Mix all together. Add an egg and enough breadcrumbs to bind the mixture into a fairly dry mix. Grab handfuls and form into a ball. Flatten out and roll in extra breadcrumbs. Fry in oil (or your choice). turning once or twice until cooked through and golden brown.

Depending on the size of the patties, you can make them into meatballs and serve over spaghetti, with an extra tin of diced tomatoes as a sauce. Or flatten them out and make them the size of a hamburger patty. Otherwise, serve with gravy, tomato sauce, extra vegetables and chips/boiled potatoes. It’s an ideal way to ‘hide’ vegetables for the  children!

We enjoyed the meal!

I often take my visitors for a drive, and we can go to various places to see Australian native plants and animals.

Close by my place is a remnant of the rain forest that used to be in the area before the white population decimated so much of the fauna and flora. In ‘Wingham Brush’ (https://www.nationalparks.nsw.gov.au/visit-a-park/…/Wingham-Brush-Nature-Reserve) we have a colony of fruit bats, goannas, brush turkeys, echidnas echidnaas well as trees such as fig trees and stinging trees. It is quite an education to walk through this reserve and see what the white settler was faced with when he arrived. The aboriginals of the area lived in this with respect and ease, but the White settlers were horrified by the lack of their luxuries and cut into the landscape with careless abandonment.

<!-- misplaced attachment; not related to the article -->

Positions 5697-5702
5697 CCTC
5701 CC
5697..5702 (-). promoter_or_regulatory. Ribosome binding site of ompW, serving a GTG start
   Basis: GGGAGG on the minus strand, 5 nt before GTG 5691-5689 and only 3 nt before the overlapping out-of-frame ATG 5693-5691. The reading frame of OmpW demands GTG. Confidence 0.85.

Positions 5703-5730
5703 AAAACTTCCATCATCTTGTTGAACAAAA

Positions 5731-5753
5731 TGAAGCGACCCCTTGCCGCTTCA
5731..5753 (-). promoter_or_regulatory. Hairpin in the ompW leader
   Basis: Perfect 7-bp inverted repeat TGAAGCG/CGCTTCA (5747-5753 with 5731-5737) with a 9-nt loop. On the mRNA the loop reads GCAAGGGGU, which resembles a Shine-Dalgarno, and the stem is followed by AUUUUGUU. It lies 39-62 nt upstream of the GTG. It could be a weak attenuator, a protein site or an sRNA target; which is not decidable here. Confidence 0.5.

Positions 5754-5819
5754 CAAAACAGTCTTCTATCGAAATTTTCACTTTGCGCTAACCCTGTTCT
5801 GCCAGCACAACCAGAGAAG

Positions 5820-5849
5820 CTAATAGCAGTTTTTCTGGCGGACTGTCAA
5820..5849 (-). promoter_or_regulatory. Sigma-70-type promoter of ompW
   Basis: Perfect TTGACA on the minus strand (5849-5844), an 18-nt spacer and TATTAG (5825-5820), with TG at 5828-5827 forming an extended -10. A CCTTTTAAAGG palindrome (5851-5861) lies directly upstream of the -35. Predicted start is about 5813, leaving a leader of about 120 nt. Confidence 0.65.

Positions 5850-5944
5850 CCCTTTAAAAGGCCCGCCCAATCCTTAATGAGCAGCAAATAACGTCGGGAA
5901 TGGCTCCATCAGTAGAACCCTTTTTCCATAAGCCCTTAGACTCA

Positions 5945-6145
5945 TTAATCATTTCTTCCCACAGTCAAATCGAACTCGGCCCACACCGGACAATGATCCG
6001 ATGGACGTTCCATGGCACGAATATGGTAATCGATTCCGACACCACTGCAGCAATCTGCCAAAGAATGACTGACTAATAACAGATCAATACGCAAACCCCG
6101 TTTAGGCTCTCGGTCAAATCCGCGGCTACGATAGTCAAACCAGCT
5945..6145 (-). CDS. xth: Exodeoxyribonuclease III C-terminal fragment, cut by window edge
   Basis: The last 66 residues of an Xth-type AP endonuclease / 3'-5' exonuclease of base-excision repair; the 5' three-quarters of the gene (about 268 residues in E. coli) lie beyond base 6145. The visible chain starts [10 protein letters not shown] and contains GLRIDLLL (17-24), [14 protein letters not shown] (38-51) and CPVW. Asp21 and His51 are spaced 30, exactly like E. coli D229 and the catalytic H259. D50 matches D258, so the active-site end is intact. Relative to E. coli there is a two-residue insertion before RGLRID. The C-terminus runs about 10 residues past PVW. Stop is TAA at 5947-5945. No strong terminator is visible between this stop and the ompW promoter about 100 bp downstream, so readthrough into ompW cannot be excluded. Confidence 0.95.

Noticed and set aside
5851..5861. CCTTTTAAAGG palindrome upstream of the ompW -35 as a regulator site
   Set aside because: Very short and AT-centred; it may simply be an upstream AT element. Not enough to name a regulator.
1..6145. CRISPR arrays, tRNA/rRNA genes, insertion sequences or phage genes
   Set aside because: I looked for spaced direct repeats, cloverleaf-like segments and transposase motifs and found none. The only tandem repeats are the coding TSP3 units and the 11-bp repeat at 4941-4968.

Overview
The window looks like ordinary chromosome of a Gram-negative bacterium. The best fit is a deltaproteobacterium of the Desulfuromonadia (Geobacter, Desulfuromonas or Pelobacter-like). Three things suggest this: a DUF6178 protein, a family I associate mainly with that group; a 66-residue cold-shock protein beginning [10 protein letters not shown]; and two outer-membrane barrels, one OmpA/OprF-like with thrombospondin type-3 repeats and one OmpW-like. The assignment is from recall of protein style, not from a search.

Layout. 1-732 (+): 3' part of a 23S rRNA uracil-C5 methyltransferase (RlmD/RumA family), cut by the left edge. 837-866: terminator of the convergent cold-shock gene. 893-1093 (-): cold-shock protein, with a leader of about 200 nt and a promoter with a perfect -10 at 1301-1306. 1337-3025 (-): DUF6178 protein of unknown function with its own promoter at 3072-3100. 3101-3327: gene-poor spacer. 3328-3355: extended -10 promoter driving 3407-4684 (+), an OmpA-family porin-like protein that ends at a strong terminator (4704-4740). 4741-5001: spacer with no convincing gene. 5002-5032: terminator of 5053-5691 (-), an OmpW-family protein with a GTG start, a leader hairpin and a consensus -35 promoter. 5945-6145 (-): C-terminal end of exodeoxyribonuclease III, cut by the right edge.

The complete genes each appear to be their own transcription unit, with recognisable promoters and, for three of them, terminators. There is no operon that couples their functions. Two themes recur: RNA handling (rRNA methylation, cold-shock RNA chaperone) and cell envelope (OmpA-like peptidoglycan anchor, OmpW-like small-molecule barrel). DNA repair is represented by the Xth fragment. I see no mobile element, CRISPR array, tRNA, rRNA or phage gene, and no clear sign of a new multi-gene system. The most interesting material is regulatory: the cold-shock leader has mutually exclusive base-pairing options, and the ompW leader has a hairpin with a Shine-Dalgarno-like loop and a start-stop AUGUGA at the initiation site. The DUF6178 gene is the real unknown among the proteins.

Koalas are now a rare sight, although kangaroos have become something of a pest as we laid out banquets for them to survive on. (Kangaroos had been kept under control by the cycles of drought and plenty that Australia experiences – and they only breed when conditions are right. The western type agriculture practices gave them abundance all  the time, so they bred in greater numbers).

The only thing left to mention is the education that we should give our visitors.

The Australian sun is hot, and we can easily dehydrate, so always be aware and take water wherever you go. The sea here if ocean – and often dangerous, so take care in the sea. If you go travelling by yourself, be aware that this is a large country and has many d from snowy mountains to tropical paradise, from urban jungles to desert sands. If you get lost in the cities it is easy to get help, but if you get lost in the ‘Outback’, the best advice is to stay with your vehicle, have plenty of water when you travel and always always let someone know your travel plans before you go adventuring!

With Kindness

Maureen

P.S. Next week I will be posting the first chapter of my new middle school age chapter book. At this point the working title is ‘In search of the Elusive Panda’. This may change in the future. Hope you follow along and enjoy the story. Six chapters have already been written, so next week is the start!panda2

Raw Umber, Emerald Green and Dark Blue.